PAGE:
allies herself with an unhappy gentleman in the power of a
criminal son who makes his life a burden to him by perpetual
demands upon his purse; who will increase those demands with
his accession to wealth, threaten to degrade her by exposing
her husband's antecedents if she opposes his extortions, and
who will make her miserable by letting her know that her old
lover was shamefully victimized by a youth she is bound to
screen out of respect to her husband's feelings. Now a man
does not care to let his own flesh and blood incur the danger
of such anguish as that, and I shall do what I say to prevent
it. Knowing what a lukewarm sentiment hers is for Sir William
at best, I shall not have much difficulty.'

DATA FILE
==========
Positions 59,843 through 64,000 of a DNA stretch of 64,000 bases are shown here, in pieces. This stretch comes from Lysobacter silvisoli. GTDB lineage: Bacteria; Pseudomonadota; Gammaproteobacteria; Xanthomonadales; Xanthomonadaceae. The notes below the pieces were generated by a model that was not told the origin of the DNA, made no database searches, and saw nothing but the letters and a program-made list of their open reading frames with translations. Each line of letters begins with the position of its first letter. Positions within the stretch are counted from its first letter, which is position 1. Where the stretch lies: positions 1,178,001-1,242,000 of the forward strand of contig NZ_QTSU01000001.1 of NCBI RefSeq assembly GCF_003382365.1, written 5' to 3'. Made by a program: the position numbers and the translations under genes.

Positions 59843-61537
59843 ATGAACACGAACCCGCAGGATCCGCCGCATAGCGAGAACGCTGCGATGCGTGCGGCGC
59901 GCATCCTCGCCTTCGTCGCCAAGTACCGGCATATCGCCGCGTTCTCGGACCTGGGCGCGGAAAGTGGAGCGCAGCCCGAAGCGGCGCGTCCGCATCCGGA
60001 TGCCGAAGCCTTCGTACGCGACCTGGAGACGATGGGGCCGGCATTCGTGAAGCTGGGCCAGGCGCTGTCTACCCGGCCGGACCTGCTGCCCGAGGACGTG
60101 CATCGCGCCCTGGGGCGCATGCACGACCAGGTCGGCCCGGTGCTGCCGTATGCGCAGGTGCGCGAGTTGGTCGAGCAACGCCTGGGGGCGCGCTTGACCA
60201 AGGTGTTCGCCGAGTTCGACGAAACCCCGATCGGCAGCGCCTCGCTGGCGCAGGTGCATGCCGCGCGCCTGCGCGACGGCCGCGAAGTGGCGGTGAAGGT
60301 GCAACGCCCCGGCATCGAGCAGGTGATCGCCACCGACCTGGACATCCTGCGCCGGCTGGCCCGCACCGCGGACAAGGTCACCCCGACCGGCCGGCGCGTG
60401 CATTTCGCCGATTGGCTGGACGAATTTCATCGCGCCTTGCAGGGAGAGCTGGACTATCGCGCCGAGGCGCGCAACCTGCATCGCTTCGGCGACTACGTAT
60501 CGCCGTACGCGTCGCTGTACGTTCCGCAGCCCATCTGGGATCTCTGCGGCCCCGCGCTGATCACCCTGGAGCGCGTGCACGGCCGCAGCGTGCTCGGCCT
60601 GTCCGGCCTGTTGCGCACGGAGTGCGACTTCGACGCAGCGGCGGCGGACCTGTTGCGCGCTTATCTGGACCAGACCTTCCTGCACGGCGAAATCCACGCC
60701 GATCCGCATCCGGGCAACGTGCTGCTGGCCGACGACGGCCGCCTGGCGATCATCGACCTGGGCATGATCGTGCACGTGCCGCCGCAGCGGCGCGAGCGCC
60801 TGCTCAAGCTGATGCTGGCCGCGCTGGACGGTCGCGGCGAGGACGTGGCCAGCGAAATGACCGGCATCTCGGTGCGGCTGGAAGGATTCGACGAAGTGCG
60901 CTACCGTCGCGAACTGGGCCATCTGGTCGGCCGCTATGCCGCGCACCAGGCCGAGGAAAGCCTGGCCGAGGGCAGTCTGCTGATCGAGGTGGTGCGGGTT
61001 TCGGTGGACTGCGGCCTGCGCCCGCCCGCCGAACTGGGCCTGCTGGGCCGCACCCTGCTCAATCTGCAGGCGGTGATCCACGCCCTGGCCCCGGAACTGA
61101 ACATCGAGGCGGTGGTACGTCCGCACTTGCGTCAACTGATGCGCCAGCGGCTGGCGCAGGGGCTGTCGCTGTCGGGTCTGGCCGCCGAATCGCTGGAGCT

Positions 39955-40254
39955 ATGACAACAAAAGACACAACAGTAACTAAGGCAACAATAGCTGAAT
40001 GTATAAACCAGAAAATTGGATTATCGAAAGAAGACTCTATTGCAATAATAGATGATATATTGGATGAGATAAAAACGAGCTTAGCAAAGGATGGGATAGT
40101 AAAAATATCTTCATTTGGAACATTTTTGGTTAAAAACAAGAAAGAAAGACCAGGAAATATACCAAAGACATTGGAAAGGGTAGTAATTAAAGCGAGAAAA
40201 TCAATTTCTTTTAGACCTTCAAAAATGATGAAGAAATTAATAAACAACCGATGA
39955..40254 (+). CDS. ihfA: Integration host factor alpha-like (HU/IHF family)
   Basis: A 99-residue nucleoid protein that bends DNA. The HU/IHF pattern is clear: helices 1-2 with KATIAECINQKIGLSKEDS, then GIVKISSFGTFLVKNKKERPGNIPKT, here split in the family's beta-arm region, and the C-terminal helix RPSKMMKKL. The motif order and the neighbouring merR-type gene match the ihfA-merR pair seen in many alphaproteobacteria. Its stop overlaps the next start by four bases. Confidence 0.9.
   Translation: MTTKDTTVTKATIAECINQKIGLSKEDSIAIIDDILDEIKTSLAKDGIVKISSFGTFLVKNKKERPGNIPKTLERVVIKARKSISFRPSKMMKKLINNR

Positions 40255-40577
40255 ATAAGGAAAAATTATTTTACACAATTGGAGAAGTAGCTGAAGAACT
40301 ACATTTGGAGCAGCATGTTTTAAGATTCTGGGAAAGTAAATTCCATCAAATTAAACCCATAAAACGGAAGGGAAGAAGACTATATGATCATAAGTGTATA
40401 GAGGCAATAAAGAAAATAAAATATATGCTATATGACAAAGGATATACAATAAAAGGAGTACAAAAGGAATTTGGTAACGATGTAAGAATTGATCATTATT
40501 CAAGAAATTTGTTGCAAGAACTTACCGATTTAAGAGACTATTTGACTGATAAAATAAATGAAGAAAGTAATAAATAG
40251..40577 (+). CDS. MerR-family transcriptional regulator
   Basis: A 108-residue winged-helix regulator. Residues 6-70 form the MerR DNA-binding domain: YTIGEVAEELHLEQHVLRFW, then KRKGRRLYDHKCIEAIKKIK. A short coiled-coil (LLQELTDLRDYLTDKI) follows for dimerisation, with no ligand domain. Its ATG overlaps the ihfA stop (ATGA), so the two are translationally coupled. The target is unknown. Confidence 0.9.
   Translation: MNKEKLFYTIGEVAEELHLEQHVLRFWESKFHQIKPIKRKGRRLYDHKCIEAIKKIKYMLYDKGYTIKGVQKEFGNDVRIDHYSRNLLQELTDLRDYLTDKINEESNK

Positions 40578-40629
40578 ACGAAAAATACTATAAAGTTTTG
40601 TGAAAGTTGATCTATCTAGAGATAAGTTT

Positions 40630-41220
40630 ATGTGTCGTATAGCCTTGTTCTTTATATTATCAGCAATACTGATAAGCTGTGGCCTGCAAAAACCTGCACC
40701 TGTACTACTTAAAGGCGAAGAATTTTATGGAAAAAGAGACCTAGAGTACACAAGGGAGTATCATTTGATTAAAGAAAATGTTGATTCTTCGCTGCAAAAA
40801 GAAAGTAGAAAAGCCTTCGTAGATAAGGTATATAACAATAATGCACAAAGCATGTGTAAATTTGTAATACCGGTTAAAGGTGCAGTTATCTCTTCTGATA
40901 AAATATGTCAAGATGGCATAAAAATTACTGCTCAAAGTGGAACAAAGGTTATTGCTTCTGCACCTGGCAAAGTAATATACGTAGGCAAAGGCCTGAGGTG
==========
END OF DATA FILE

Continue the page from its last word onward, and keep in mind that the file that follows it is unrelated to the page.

'Well, I don't feel inclined to go to Peru.'
'Neither do I want to break off the match, though I am ready
to do it. But you care about your personal freedom, and you
might be made to wear the broad arrow for your tricks on
'Mr. Power, I see you are a hard man.'
'I am a hard man. You will find me one. Well, will you go to
Peru? Or I don't mind Australia or California as
alternatives. As long as you choose to remain in either of
those wealth-producing places, so long will Cunningham Haze go
'Mr. Power, I am overcome. Will you allow me to sit down?
Suppose we go into the vestry. It is more comfortable.'
They entered the vestry, and seated themselves in two chairs,
one at each end of the table.
'In the meantime,' continued Dare, 'to lend a little romance
to stern realities, I'll tell you a singular dream I had just
before you returned to England.' Power looked contemptuous,
but Dare went on: 'I dreamt that once upon a time there were
two brothers, born of a Nonconformist family, one of whom
became a railway-contractor, and the other a mechanical
'A mechanical engineer--good,' said Power, beginning to
'When the first went abroad in his profession, and became
engaged on continental railways, the second, a younger man,